A. The buyer who is interested in its use as-is. This is the current user.
B. The buyer who is interested in paying a premium above the current user with the hope of earning a reward in excess of that premium when the use changes. This buyer is speculating because he is paying more for the property than its current use can support under the anticipation that a future use will be more valuable.
C. The buyer who is interested in the future use. This is the future user.

"C" typically won't buy until the use has changed or is almost a certainty.
"A" will hypothetically buy only at a price that reflects its current use, not the anticipated one (otherwise "A" becomes a speculator as well).
"B" will only buy when there is sufficient belief that the anticipated change is likely, but not certain (otherwise he gets crowded out by "C", who is willing to pay full price for the new use).

For "B" to purchase the property, he has to outspend "A". Ergo, the price premium and the reason these properties are worth more to speculators than they are to users.

When the market conditions change, and the anticipation of use change is no longer reasonable, then "B" drops out of the market.
That leaves "A" the likely buyer.

So, I think that a "transitional use" can go backwards (back to the lower-value/current use) rather than forward (to the higher-value/anticipated use) if market conditions change.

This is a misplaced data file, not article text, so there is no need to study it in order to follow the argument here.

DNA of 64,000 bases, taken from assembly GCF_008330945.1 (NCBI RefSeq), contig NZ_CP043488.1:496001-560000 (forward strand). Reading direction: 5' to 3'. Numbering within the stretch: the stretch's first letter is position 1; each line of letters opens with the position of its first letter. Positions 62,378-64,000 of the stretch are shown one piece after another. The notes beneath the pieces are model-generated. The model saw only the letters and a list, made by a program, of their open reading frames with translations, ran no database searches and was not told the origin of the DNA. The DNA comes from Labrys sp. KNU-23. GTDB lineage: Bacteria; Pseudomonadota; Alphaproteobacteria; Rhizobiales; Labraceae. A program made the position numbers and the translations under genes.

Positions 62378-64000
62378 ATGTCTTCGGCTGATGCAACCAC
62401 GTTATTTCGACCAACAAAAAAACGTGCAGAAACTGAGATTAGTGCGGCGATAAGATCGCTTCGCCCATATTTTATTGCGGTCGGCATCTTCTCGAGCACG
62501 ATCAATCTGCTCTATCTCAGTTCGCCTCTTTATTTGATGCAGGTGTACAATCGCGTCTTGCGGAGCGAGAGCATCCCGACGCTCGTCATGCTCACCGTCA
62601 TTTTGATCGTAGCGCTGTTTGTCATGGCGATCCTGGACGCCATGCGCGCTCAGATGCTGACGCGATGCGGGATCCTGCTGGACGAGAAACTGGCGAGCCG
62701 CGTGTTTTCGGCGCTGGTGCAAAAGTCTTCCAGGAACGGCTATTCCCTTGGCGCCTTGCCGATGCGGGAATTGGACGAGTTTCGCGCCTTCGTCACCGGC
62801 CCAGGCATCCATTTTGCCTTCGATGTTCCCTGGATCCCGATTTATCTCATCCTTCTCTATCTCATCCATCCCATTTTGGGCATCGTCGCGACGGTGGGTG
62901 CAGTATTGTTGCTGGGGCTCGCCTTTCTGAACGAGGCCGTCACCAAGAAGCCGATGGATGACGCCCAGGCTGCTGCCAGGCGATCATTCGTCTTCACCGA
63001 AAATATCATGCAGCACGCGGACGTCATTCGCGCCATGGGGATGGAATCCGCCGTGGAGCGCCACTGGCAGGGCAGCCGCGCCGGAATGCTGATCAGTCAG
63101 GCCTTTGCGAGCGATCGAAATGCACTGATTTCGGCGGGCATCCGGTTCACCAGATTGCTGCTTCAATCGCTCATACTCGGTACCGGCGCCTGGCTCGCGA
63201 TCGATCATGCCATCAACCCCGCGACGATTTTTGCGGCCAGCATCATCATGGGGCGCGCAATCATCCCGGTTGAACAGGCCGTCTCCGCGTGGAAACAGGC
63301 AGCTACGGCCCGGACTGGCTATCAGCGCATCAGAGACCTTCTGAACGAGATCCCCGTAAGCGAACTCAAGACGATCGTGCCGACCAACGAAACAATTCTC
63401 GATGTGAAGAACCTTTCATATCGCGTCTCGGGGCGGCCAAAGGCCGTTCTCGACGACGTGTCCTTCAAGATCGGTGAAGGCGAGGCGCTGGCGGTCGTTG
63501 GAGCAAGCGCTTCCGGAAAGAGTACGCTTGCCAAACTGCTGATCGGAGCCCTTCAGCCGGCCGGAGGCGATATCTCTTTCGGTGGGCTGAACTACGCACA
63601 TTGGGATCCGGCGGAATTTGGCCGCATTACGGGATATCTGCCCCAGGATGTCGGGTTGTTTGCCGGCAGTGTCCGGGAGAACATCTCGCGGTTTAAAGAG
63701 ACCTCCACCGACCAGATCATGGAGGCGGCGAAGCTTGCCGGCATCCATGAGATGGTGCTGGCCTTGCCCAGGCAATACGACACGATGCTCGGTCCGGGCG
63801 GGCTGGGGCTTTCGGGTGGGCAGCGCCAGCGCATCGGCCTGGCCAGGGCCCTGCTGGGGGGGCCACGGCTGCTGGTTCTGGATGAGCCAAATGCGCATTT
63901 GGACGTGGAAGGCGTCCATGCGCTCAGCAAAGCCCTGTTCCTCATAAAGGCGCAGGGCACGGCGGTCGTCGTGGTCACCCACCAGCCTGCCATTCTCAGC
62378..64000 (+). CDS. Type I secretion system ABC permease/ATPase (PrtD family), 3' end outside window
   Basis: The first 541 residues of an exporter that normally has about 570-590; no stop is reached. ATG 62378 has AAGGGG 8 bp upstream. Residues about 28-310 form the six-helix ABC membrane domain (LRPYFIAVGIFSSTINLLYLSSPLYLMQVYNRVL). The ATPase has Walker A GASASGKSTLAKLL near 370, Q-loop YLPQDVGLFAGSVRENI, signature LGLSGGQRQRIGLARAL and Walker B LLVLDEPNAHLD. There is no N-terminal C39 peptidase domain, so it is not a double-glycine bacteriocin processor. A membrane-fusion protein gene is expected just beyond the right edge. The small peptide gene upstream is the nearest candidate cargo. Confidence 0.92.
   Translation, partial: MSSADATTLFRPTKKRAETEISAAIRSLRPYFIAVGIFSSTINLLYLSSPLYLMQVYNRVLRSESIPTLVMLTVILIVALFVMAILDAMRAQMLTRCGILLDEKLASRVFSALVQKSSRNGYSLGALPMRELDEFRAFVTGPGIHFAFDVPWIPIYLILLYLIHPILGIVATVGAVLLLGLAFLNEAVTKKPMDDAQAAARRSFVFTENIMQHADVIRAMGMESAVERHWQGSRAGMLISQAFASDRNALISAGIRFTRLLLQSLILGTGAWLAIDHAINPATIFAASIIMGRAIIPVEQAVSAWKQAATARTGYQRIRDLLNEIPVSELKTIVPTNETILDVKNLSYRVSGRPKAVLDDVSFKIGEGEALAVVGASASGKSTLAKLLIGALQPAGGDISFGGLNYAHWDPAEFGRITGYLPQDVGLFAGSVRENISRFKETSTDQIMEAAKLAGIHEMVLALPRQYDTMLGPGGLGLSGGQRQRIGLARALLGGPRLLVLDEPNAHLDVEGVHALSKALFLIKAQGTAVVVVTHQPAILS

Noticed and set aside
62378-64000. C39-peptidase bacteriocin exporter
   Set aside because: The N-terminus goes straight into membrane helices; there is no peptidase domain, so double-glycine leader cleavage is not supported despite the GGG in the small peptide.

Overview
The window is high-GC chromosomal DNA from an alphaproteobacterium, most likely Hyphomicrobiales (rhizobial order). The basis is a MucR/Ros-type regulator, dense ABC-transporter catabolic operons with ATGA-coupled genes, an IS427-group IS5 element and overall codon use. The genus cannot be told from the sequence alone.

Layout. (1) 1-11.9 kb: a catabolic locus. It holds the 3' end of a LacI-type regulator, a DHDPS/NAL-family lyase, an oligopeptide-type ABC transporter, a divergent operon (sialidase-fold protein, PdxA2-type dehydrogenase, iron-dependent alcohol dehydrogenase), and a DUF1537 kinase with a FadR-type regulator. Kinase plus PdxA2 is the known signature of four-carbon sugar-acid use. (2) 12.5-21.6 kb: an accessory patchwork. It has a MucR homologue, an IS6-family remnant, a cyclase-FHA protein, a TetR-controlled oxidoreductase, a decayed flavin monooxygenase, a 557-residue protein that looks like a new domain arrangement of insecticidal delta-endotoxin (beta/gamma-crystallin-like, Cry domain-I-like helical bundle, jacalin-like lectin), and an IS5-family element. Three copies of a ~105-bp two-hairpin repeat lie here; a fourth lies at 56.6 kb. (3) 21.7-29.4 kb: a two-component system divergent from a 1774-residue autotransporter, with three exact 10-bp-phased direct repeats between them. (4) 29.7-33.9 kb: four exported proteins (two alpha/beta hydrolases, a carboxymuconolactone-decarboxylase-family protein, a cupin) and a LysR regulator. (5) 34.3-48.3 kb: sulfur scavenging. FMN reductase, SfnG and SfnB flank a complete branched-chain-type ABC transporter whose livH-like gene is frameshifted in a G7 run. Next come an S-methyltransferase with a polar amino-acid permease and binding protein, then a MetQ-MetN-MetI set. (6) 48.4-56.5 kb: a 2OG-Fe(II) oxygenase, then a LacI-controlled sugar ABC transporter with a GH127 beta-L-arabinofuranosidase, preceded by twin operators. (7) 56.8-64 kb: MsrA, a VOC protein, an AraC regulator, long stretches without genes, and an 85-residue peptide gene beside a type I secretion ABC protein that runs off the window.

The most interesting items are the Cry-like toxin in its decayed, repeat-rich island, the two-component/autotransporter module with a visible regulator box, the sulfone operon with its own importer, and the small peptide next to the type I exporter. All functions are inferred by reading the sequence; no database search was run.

Sounds like a good argument for at least a 40% tax reduction!
  #4  
Old 10-12-2010, 07:59 PM
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Id say not to mix one time period with another .. if this is retrospective the highest and best use was transitional as of that date. What the highest and best use is as of some later date should not really play into the retrospective analysis ...
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Old 10-12-2010, 08:15 PM
Walter Kirk Walter Kirk is offline
 
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Yes the use can change but why do you care? If you are doing a retrospective report you should only be concerned about market conditions as of the date of valuation. Of course your client may want an explanation of why the property is worth less now if he's been on the planet Zollo for the past couple of years.
  #6  
Old 10-12-2010, 10:31 PM
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Terrel L. Shields Terrel L. Shields is offline